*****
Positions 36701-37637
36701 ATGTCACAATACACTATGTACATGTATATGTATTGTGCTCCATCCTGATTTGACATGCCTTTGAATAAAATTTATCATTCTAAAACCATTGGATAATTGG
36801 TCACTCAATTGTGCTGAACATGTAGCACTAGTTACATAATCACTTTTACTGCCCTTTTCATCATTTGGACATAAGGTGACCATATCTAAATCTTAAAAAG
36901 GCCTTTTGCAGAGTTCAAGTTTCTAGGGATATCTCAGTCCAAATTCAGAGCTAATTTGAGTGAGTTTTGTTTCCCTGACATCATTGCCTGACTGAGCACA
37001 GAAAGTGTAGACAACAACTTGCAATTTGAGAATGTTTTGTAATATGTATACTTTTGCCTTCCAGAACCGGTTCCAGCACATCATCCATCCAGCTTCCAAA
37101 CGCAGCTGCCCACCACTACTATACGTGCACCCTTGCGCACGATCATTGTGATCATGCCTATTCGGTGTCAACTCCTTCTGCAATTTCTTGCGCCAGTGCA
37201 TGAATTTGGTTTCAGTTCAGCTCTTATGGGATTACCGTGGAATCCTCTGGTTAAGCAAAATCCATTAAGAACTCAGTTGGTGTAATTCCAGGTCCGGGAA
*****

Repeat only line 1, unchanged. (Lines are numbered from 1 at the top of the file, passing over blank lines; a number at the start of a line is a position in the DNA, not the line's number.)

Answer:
Positions 36701-37637